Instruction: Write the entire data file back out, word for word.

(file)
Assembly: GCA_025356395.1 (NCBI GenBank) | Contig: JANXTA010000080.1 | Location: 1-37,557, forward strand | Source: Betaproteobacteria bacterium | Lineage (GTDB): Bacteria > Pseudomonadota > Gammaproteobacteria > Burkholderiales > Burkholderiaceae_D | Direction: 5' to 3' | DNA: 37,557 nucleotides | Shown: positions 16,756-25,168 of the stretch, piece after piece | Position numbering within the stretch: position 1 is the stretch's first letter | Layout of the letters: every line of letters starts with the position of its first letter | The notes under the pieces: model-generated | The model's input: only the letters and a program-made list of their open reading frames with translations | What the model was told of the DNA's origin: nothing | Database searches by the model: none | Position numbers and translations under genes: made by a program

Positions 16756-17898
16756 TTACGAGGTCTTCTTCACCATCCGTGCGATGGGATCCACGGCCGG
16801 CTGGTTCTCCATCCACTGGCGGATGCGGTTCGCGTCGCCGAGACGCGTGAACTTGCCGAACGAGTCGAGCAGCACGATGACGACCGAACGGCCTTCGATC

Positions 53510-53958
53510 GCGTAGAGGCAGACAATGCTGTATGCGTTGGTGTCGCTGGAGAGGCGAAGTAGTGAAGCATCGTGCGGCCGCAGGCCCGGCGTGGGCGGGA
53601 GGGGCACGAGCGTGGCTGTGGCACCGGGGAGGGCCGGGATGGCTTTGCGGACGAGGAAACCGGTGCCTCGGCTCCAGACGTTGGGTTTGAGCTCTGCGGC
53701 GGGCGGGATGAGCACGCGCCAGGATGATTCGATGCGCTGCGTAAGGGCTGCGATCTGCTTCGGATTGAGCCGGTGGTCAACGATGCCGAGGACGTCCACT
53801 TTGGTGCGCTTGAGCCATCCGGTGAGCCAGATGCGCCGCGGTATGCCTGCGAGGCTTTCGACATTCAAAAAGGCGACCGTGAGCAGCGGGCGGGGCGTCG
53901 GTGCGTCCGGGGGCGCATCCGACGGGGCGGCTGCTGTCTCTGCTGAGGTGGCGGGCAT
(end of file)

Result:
Assembly: GCA_025356395.1 (NCBI GenBank) | Contig: JANXTA010000080.1 | Location: 1-37,557, forward strand | Source: Betaproteobacteria bacterium | Lineage (GTDB): Bacteria > Pseudomonadota > Gammaproteobacteria > Burkholderiales > Burkholderiaceae_D | Direction: 5' to 3' | DNA: 37,557 nucleotides | Shown: positions 16,756-25,168 of the stretch, piece after piece | Position numbering within the stretch: position 1 is the stretch's first letter | Layout of the letters: every line of letters starts with the position of its first letter | The notes under the pieces: model-generated | The model's input: only the letters and a program-made list of their open reading frames with translations | What the model was told of the DNA's origin: nothing | Database searches by the model: none | Position numbers and translations under genes: made by a program

Positions 16756-17898
16756 TTACGAGGTCTTCTTCACCATCCGTGCGATGGGATCCACGGCCGG
16801 CTGGTTCTCCATCCACTGGCGGATGCGGTTCGCGTCGCCGAGACGCGTGAACTTGCCGAACGAGTCGAGCAGCACGATGACGACCGAACGGCCTTCGATC

Positions 53510-53958
53510 GCGTAGAGGCAGACAATGCTGTATGCGTTGGTGTCGCTGGAGAGGCGAAGTAGTGAAGCATCGTGCGGCCGCAGGCCCGGCGTGGGCGGGA
53601 GGGGCACGAGCGTGGCTGTGGCACCGGGGAGGGCCGGGATGGCTTTGCGGACGAGGAAACCGGTGCCTCGGCTCCAGACGTTGGGTTTGAGCTCTGCGGC
53701 GGGCGGGATGAGCACGCGCCAGGATGATTCGATGCGCTGCGTAAGGGCTGCGATCTGCTTCGGATTGAGCCGGTGGTCAACGATGCCGAGGACGTCCACT
53801 TTGGTGCGCTTGAGCCATCCGGTGAGCCAGATGCGCCGCGGTATGCCTGCGAGGCTTTCGACATTCAAAAAGGCGACCGTGAGCAGCGGGCGGGGCGTCG
53901 GTGCGTCCGGGGGCGCATCCGACGGGGCGGCTGCTGTCTCTGCTGAGGTGGCGGGCAT